Why is the NSA tapping your social media feeds?

The Washington Post reports that the NSA has begun targeting the social media of its employees and contractors, including employees of the Federal Aviation Administration and the National Guard, with cyberattacks designed to penetrate their systems.

The Post also reported that NSA contractor Edward Snowden revealed the NSA’s activities in his 2013 memoir, The Snowden Files, which details the agency’s clandestine activities and the extent to which they were conducted under the direction of then-director Michael Hayden.

Snowden revealed the agency had targeted his former employer, Booz Allen Hamilton, as well as the NSA contractor who supplied the spyware used in the attack, Boozed.gov.

The Post also reports that, in December 2015, Hayden, the NSA director, authorized the NSA to intercept and collect “a staggering amount of data” on Americans without warrants.

While the NSA does not disclose how many times it has been able to get a warrant to collect a target’s communications, the Washington Post notes that the agency has been targeting Americans at the federal level since at least 2005.

According to the Post, the government also has been gathering information from Americans’ mobile phones and email accounts to identify them for surveillance.

In one case, the paper reports, an NSA analyst was able to track down the identity of a person in a phone call with the person’s ex-wife in Georgia.

As a result of these practices, the Post notes, the U.S. government has “stepped up its efforts to collect information from the private communications of thousands of Americans in the United States and abroad, without warrants or court approval.”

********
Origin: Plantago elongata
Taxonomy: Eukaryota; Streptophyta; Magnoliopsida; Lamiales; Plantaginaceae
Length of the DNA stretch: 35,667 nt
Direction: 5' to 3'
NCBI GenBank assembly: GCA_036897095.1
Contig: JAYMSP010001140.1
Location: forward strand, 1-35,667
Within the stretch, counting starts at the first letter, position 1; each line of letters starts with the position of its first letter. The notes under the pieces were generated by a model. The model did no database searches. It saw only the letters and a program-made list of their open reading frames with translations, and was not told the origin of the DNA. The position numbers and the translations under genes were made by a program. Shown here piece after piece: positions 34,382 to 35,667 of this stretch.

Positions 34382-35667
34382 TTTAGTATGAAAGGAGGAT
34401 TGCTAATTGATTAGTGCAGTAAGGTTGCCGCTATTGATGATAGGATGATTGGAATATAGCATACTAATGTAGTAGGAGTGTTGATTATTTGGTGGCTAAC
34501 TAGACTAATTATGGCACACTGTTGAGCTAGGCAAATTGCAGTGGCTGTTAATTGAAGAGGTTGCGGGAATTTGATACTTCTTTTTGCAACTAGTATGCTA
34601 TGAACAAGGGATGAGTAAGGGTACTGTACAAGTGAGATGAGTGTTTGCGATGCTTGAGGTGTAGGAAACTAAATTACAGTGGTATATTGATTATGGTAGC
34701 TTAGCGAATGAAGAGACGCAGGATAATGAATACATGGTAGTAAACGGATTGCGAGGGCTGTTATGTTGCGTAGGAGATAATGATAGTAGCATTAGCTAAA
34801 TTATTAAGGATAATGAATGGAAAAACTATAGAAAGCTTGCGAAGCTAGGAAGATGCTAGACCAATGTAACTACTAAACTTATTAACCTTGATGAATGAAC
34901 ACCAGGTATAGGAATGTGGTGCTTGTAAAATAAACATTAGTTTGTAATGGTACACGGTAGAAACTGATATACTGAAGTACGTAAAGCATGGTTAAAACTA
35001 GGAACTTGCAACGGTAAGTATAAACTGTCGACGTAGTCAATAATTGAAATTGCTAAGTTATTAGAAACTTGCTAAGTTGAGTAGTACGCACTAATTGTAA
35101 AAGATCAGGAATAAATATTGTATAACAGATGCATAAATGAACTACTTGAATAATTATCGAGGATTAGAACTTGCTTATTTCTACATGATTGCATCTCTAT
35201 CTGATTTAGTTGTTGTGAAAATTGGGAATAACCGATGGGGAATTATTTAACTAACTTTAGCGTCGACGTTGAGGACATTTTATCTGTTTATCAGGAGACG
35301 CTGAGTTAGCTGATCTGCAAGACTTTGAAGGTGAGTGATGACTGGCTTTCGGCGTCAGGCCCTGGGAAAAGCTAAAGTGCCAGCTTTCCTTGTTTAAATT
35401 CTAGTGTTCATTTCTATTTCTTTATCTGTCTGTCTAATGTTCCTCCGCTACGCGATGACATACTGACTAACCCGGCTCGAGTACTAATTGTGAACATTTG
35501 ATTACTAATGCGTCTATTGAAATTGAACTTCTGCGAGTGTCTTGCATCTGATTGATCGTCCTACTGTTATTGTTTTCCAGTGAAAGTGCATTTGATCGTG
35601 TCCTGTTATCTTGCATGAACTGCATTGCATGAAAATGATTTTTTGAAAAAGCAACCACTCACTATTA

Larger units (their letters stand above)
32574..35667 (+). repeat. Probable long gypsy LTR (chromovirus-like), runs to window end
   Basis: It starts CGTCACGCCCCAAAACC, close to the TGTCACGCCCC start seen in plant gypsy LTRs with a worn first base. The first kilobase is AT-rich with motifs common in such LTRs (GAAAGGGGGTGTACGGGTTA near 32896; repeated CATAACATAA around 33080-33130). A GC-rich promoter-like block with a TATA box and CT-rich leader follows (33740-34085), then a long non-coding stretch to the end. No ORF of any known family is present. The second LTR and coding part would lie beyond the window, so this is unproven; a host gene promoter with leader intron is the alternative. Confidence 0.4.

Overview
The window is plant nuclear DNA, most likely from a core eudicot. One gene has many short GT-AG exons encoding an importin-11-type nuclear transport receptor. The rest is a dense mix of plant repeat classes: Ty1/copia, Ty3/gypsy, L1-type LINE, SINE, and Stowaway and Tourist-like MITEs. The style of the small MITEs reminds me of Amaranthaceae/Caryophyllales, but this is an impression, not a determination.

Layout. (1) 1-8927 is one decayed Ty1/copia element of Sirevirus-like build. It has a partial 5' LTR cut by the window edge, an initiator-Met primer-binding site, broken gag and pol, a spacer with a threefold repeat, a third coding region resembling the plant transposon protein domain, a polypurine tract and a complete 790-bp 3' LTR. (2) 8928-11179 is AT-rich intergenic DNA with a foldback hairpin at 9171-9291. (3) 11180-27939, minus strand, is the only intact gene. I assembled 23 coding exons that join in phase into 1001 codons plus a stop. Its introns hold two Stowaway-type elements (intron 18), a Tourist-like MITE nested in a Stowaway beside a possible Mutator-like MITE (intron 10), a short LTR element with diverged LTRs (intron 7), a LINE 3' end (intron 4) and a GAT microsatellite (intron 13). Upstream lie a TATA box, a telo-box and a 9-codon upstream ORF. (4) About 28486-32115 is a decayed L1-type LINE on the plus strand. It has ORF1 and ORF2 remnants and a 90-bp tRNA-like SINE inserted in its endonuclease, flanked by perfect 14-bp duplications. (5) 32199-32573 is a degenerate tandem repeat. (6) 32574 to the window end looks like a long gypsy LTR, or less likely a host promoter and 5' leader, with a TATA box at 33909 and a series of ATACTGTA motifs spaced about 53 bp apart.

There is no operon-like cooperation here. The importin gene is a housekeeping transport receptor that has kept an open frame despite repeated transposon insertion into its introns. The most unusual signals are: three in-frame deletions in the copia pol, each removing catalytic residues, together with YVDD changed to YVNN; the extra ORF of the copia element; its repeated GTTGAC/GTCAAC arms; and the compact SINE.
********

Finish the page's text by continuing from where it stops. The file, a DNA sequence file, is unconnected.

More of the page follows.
As The Intercept has reported, the spy agencies collection activities are far broader than what is revealed in Snowden’s book.

In 2012, for example, the agency tapped the phones of the president, vice president, secretary of state, attorney general, director of national intelligence, deputy national security adviser, the director of the CIA, and the deputy director of National Intelligence.

Meanwhile, the National Security Agency, which collects information from foreign governments and other entities, was able, in 2014, to listen in on the private conversations of millions of phone calls made by a U.K. political donor to the prime minister of Montenegro, according to The Guardian.

Another example cited by the Post is the agency intercepting and reading private emails of American citizens who have been deemed a threat by a secret surveillance court.

The agency reportedly conducted a similar operation on the accounts of a number of prominent American politicians.

This surveillance and targeting of American political leaders is not new.

The Intercept notes that, as early as 2005, the Obama administration was also tracking political activists who were considered a potential threat to national security, including the Occupy Wall Street protesters.